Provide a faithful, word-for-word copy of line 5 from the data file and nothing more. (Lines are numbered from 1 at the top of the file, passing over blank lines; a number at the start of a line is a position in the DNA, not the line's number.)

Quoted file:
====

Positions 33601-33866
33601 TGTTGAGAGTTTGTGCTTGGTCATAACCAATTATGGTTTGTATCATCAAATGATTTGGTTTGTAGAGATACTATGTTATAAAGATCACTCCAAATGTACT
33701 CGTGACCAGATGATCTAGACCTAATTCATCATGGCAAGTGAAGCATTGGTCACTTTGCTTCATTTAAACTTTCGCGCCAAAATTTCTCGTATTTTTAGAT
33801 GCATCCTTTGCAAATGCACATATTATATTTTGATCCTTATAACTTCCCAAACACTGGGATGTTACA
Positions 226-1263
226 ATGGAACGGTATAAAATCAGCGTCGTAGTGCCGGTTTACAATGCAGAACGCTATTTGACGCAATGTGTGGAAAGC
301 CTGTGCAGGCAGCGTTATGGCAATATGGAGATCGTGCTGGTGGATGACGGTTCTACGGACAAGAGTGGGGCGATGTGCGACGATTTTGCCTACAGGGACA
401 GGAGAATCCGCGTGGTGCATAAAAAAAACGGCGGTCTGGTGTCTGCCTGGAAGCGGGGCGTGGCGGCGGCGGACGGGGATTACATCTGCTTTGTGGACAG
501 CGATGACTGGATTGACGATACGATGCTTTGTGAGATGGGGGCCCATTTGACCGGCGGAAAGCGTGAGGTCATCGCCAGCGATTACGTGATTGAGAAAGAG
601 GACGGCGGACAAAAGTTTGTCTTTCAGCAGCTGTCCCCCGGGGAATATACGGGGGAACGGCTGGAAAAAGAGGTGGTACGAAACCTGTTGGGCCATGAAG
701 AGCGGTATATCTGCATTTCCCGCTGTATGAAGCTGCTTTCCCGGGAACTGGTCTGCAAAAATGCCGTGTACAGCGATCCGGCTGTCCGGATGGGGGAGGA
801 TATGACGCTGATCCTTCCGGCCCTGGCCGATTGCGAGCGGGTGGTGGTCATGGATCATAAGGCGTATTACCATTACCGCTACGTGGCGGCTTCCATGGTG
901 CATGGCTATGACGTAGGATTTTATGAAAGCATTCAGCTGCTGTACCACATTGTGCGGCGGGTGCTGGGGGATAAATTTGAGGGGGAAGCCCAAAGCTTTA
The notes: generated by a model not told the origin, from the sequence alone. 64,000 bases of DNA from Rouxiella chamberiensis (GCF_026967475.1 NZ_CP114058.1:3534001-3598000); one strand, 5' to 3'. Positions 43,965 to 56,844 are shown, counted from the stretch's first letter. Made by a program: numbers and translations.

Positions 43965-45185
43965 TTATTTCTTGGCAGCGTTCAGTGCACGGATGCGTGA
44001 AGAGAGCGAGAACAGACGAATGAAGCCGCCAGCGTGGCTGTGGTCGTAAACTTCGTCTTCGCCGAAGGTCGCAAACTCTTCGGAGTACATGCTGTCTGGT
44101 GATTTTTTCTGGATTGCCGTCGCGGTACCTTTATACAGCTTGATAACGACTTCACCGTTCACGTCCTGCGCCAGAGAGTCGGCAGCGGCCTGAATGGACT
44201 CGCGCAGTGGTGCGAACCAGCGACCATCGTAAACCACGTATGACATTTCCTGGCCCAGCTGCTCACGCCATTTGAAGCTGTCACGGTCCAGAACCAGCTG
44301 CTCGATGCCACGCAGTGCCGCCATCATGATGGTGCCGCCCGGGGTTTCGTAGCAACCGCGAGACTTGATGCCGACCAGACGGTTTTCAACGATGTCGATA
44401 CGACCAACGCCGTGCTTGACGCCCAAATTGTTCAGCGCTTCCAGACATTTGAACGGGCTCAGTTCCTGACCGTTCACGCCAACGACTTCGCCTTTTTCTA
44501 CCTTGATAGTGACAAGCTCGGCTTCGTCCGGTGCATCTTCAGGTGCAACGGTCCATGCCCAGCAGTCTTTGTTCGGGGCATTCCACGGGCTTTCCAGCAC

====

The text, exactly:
Positions 226-1263